Rituals. They come in every style and many colors. Some might call them superstitions, others call them routines. And most every pro sports player won’t go into a game without following theirs. All I know is I think I’m ready to add a few new ones to my day.
I was reading an article in this month’s Esquire about things to do in January, because it’s January. Number 2 on the list of items to improve life and have fun while doing it was the suggestion to engage in a daily ritual. A ritual, not a resolution. I like the sounds of that much better. And just for one month.
Their suggestions sound pretty good:
Read a poem every night,
Walk around the block twice at noon,
Drink a finger of Scotch after dinner.
Does eating a finger of ice cream instead of Scotch count?
It can’t be that hard to come up with a new ritual. After all, I already have a few in the bag.
I take a tub every single night,
I read the tabloids while I’m waiting in line at the grocery store,
I drink at least 8 glasses of ice water a day. And sometimes a finger of Scotch.
My husband has a ritual he’s been suggesting I start for months, and it might be time for me to take it to heart.
I freeze while I work at my computer during the day. Literally freeze. Even though the thermostat is set at 73 in my office, I sit in a sweatshirt and scarf, my lower half wrapped in a blanket as I type away. My interns can attest, it’s a realllly pretty sight.
So his suggestion is for me to do jumping jacks every hour to get my blood moving. It can’t hurt, and it just might help.
And that finger of ice cream after dinner might not make as much of a difference any more either.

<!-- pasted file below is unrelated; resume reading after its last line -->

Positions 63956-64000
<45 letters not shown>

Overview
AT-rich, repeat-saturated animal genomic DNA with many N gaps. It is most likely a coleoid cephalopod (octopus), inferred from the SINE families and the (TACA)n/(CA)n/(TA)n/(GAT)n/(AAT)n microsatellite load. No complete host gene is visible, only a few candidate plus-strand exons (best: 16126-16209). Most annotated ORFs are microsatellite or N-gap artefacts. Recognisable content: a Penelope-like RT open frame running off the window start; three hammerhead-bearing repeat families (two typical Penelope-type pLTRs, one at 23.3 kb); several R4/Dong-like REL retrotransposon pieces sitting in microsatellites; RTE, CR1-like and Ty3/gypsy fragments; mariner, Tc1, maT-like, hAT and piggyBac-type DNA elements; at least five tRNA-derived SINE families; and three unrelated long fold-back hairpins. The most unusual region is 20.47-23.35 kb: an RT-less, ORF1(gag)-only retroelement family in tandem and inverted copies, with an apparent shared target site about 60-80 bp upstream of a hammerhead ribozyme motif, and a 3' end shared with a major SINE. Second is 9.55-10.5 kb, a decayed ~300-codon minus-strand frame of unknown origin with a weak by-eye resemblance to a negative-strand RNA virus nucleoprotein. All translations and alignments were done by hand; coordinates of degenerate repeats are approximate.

So let’s have fun in the comments below, what ritual would you add to your day?
There’s really no segue to this recipe. Nothing very ironic, punny or clever, anyway. So, let’s just get to the recipe.
About the recipe:
I’ve professed my love of chicken thighs before in recipes like my Lemon Chicken Stew, Slow Cooker Thai Chicken Soup and Slow Cooker Balsamic Chicken. The darker meat creates an almost always juicy bite. 45-50 minutes in a 350 degree oven was just right.
If you’re averse to dark meat, go ahead and do the old routine of chicken breasts. I would start checking the doneness of the meat at about 35-40 minutes since breast meat dries out quicker.
German grainy mustards reign supreme in this recipe. If you don’t have a grainy mustard, double up on the Dijon.
I used tarragon in this recipe, but if you’re a fan of rosemary or thyme, those would be tasty as well.
Why is there soy sauce in this recipe? Umami baby. Soy sauce lends a salty flavor and gives the sauce a bit of a hearty base.
- ¼ cup grainy mustard
- ¼ cup Dijon mustard
- ½ cup honey
- 1 teaspoon soy sauce
- 2 tablespoons tarragon leaves, chopped
- 1 tablespoon fresh ginger, minced finely
- 8 boneless, skinless chicken thighs
- Preheat the oven to 350 degrees F.
- Trim any excess fat or skin from the chicken thighs, rinse with cold water and pat dry with paper towels then set aside.
- Combine the grainy mustard, Dijon mustard, honey, soy sauce, tarragon and ginger in a large bowl. Add the chicken thighs and toss to coat.
- Place the thighs and sauce in a roasting dish, spooning sauce over the thighs and top with more tarragon leaves if desired. Bake for 45 minutes or until the thighs register 175 degrees and the juices run clear. Spoon sauce over the thighs and serve.
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